Soon after Mufti Mohammed Sayeed was sworn-in as the chief minister of Jammu and Kashmir, he praised Pakistan, the All-Parties Hurriyat Conference and militants for allowing the successful conduct of the 2014 Assembly election in the state. Then, he released a Hurriyat leader Masarat Alam, who spearheaded the 2010 unrest, from prison. In between, some of his party’s legislators demanded the return of Afzal Guru’s remains to the Valley. Guru, who was sentenced to death in the 2001 Parliament attack case, was hanged on 9 February 2013 inside the Tihar Jail in Delhi.
In doing what Mufti did, he was only staying true to the aggressive Kashmir-centric politics perfected by his party over the past decade — a brand of politics that effortlessly straddles the Valley’s mainstream-separatist divide and sometimes morphs into a thinly-veiled proclivity towards soft-separatism. Mufti makes no bones about being an Indian by conviction by pursuing a politics of bringing Kashmir closer to India even while pushing for resumption of a Kashmir-centric dialogue between India and Pakistan.
Masarat Alam’s release, therefore, should be seen as an attempt by the PDP to play its Kashmir card while effectively leaving the Hindu-dominated Jammu province to the BJP where it allowed Praveen Togadia of the Vishva Hindu Parishad (VHP) to address a rally in spite of a four-year ban on his entry into the state. Anxious about any adverse fallout of the PDP’s alliance with the BJP among his party’s core constituents, Mufti was keen to demonstrate that he has not sold out to the saffron party but instead he has stood his ground on his core beliefs.
For public consumption, though, the PDP maintains that Mufti’s decision to release Masarat Alam was consistent with the Common Minimum Programme (CMP) of the PDP-BJP coalition government. “Alam’s release from prison is an important part of our Common Minimum Programme to involve all stakeholders in the state and across the Line of Control for reconciliation and peace,” Education Minister and chief PDP spokesman Naeem Akhter told Tehelka. (The CMP seeks to accommodate the PDP’s views on issues such as Article 370, the Armed Forces (Special Powers) Act or AFSPA and talks with the Hurriyat and Pakistan alike.)
To buttress his argument, Akhter quoted a relevant portion of the CMP which read: “[The] coalition government will facilitate and help initiate a sustained and meaningful dialogue with all internal stakeholders, including all political groups irrespective of their ideological views and predilections”. Also, the PDP attributed Alam’s release to the judicial process. “The government cannot keep people in jail after the courts have ordered for their release,” Akhter defended.
What Mufti sought to achieve by releasing Alam from prison and commending Pakistan for allowing a peaceful election in the state was to protect his party’s ideology from potential dilution due to the alliance with the BJP. Considering the PDP’s phenomenal rise as an alternative to the National Conference over the last 15 years, the stakes were high. Fundamentally, the PDP owes its spectacular growth to the years between 2002 and 2005 when Mufti first became the chief minister after teaming up with the Congress party, the Panthers Party and some independent legislators. The PDP had just 16 seats in the 87-member Assembly and the Congress, 21; yet, Mufti sought to make the most of his tenure. What went in Mufti’s favour were the peace talks with Pakistan, first by Atal Bihari Vajpayee and later by Manmohan Singh.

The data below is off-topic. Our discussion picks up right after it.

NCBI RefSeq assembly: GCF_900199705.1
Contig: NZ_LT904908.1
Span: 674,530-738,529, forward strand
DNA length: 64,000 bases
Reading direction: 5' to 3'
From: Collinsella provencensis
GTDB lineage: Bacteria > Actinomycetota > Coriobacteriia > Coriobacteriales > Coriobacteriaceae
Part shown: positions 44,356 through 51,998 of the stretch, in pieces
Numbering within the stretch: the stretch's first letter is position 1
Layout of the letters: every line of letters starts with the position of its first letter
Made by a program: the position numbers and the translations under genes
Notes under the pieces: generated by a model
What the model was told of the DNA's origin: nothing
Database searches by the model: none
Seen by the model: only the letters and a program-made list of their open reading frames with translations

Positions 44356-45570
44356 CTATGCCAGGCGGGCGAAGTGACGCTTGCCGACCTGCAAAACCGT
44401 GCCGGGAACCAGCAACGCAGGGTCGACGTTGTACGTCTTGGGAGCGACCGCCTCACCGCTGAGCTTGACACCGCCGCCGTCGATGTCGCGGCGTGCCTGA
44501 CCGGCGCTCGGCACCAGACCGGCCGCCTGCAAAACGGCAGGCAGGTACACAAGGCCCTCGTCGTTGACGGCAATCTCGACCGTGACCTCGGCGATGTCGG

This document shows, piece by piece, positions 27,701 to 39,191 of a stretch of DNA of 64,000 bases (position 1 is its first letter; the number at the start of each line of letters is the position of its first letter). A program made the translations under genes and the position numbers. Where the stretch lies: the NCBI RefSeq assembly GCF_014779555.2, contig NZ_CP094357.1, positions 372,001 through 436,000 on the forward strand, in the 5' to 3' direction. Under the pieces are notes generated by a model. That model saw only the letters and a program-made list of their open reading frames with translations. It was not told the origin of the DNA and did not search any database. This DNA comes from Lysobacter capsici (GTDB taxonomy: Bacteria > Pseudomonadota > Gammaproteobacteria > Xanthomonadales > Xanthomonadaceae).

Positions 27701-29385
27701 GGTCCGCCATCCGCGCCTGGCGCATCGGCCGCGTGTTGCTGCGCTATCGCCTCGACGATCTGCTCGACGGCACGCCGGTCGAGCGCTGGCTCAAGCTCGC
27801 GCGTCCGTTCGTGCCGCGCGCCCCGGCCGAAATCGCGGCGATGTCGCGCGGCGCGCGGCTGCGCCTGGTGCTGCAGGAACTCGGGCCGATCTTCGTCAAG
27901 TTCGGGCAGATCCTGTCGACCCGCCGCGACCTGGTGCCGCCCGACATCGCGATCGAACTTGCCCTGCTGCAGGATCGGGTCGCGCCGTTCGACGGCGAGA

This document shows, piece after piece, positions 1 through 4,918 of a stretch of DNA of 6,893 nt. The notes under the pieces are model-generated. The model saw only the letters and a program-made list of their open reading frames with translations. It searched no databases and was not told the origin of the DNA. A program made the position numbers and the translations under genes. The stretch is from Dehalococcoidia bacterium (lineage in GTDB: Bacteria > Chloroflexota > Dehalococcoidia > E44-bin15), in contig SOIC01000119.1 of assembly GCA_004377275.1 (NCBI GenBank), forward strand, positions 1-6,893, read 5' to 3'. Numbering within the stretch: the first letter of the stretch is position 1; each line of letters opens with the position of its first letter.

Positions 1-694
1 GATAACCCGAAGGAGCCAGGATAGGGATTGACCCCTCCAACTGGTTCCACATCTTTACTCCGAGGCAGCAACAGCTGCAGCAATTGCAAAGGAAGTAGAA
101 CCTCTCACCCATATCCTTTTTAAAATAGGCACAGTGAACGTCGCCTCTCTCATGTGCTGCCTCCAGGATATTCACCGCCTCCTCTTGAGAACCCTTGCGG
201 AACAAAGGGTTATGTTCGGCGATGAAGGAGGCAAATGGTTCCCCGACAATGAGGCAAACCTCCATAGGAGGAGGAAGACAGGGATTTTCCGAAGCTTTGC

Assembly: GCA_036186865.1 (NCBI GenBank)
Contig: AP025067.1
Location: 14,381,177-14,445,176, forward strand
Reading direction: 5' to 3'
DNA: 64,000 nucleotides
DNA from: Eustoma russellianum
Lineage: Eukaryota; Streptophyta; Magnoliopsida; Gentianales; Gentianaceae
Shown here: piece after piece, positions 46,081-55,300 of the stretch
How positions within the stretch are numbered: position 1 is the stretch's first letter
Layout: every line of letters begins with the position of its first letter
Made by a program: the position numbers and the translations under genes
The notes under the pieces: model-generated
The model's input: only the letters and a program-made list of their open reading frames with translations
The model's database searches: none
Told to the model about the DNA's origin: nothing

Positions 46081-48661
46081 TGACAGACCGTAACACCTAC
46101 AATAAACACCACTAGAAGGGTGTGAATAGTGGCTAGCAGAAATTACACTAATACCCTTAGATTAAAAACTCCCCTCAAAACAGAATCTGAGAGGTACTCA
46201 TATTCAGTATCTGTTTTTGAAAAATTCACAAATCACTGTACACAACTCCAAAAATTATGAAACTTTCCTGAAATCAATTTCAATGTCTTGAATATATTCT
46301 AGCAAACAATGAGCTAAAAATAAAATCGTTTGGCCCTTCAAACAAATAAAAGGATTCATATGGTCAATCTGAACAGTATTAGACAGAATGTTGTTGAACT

His government’s real success was in crafting an entirely new political narrative for the state. It began with the Healing Touch Policy by appropriating the Hurriyat’s slogans and including the then in-vogue four-point formula mooted by Pervez Musharraf of Pakistan, which culminated in the issuing of the party’s controversial Self Rule document before the 2008 Assembly election. The document called for a redefining of Kashmir’s relations with New Delhi in a broader politico-economic framework involving Pakistan. It dealt with issues such as dual currency, roll-back of central laws applicable to the state, an elected governor and the titles of governor and chief minister as Sadar-i-Riyasat (president) and prime minister, respectively.
The 2008 Assembly election saw the PDP advancing its tally from 16 to 21 seats, thereby cementing itself as a political force of consequence in the state. The PDP’s second shot at power fell through when the Congress party teamed up with the National Conference. It lost in the 2009 parliament election, too. However, it bounced back in 2014 and first swept the parliamentary election and subsequently the Assembly election in which its tally rose to 28, making it the single largest party in the state.
Although a PDP-BJP coalition was expected to be rocky because of their antagonistic ideologies and incompatible agendas, not many political observers had anticipated that they could threaten to unravel the coalition within days of the government being sworn to power.
So, what was the PDP upto? Notwithstanding the party’s anxiety about its constituents in the Valley, can it afford to break the coalition? On the face of it, the answer is, yes, it can. For, such a break-up will benefit the PDP more than the BJP should a fresh election be called. In such a scenario, Mufti is likely to get a sympathetic response not only from the Valley but also from the Muslim-majority areas of Jammu. One could expect a consolidation of the Muslim vote in favour of the PDP. The PDP could get an absolute majority on its own while the BJP could end up with a reduced tally.
“It is a win-win situation for the PDP,” says a political analyst, Gull Wani. “It has the option of forming an alternative coalition with the National Conference and the Congress party. There is also the option of a fresh election. Both scenarios benefit the PDP.”